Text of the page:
“It is a shame that policies have to be made to ban that kind of thing,” she adds. “I think certainly if it is causing a problem within the school, the best thing is to take it out of the school. I think if it is not causing a problem in the school then leave it alone.”

How do we decide what friends to invite, then?

It can be tricky to decide who to leave out. You run the risk of upsetting some parents as much – or sometimes more – than the children.

However, schools and parents can only go so far in trying to protect children from the realities of life. Even where schools don’t allow invitations to be circulated in the classroom, they can’t silence the inevitable chatter about a party.

Far better for parents to try teach children from an early age that not everybody can be invited to every party.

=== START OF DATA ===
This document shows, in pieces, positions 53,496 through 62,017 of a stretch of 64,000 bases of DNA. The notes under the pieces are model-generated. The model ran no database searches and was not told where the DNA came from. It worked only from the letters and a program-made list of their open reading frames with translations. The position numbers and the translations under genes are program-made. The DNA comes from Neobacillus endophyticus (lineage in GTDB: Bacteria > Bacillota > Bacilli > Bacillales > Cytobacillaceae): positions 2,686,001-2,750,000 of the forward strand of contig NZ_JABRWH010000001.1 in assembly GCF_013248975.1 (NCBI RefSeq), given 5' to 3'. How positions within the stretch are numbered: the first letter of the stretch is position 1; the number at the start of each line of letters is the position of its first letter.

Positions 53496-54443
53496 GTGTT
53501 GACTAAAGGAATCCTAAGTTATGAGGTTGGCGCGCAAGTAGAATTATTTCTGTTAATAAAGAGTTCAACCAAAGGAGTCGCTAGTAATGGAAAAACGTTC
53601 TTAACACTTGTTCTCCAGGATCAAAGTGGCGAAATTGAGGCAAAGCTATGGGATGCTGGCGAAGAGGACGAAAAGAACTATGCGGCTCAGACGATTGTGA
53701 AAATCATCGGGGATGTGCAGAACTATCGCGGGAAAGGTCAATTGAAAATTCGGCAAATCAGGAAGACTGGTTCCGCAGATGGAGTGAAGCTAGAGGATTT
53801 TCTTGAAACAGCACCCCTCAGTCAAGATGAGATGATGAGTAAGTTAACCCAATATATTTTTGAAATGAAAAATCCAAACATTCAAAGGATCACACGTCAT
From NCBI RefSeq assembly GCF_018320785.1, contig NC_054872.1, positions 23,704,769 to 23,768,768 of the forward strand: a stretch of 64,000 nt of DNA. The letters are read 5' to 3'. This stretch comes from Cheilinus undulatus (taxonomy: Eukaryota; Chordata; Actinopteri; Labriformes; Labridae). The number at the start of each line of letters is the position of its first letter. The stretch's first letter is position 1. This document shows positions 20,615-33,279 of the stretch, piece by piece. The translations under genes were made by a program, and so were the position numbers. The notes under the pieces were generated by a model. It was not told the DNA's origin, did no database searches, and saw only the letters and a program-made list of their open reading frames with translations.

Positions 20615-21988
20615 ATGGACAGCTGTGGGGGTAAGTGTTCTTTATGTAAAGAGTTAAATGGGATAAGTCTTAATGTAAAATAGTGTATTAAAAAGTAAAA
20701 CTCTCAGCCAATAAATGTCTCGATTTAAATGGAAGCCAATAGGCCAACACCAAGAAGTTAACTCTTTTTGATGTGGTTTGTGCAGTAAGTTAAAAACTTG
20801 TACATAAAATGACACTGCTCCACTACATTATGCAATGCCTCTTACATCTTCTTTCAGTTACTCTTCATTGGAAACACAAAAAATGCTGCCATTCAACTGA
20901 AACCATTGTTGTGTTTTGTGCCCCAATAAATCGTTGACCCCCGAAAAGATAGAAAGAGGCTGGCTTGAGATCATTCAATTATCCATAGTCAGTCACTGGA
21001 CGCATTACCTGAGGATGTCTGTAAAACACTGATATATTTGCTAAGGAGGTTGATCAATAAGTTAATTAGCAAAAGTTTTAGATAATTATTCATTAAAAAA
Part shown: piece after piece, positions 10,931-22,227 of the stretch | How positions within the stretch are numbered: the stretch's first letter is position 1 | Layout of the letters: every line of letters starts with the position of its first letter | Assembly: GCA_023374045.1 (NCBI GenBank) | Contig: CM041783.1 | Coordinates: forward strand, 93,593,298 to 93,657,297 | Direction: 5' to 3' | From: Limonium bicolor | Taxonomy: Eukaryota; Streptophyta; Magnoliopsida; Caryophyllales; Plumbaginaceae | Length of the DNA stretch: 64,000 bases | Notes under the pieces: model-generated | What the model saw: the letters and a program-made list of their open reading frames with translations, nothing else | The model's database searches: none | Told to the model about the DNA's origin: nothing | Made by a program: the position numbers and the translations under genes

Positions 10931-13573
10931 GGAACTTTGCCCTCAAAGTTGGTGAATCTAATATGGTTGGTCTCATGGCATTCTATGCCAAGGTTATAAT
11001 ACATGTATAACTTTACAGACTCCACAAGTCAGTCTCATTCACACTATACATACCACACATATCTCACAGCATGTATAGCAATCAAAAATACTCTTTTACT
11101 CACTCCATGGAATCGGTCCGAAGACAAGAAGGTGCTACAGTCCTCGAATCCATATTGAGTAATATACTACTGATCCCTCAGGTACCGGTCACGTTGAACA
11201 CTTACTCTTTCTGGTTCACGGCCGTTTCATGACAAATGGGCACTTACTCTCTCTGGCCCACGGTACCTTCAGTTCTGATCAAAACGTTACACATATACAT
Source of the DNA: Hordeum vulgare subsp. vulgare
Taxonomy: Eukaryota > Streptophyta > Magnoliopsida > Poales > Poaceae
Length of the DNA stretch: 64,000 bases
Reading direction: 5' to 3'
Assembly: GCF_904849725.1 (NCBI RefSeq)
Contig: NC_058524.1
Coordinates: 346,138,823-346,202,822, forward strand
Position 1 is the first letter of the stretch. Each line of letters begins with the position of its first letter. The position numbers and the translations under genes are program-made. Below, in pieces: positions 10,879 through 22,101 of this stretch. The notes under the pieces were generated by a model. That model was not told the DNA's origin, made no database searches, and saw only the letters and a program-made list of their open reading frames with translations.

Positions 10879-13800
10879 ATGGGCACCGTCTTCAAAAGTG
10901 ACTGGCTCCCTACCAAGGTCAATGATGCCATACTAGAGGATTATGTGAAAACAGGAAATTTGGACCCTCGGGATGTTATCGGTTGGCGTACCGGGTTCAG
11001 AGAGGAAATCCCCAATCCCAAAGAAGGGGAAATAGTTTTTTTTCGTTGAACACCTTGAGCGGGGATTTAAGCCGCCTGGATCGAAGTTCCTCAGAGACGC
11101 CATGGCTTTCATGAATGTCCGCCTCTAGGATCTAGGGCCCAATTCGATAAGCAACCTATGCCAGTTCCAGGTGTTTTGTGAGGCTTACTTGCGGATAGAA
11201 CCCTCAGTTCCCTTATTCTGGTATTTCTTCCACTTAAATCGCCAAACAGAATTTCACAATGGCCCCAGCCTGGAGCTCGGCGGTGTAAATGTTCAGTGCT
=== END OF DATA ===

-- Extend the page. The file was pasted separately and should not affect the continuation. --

“Learning to deal with rejection is very beneficial to a child, as this leads to psychological preparedness, which ultimately makes us happier later on in life,” says positive psychology expert Jolanta Burke. “Rejection sensitivity” is a trait that leads people to overreact to possible rejection, she explains, and can result in maladaptive behaviours such as withdrawing from relationships for fear of being rejected, depression or not sharing troubles.

“It is developed in childhood, and overparenting may be particularly bad for children who are sensitive to rejection,” she adds.

The most reliable and transparent cut-off for invites is by gender. If this is still too many, then you just have to pick closest friends but watch out for the exclusion of just one or two and tweak the number up or down accordingly. As children get older they are usually more accepting of going to some parties and missing others.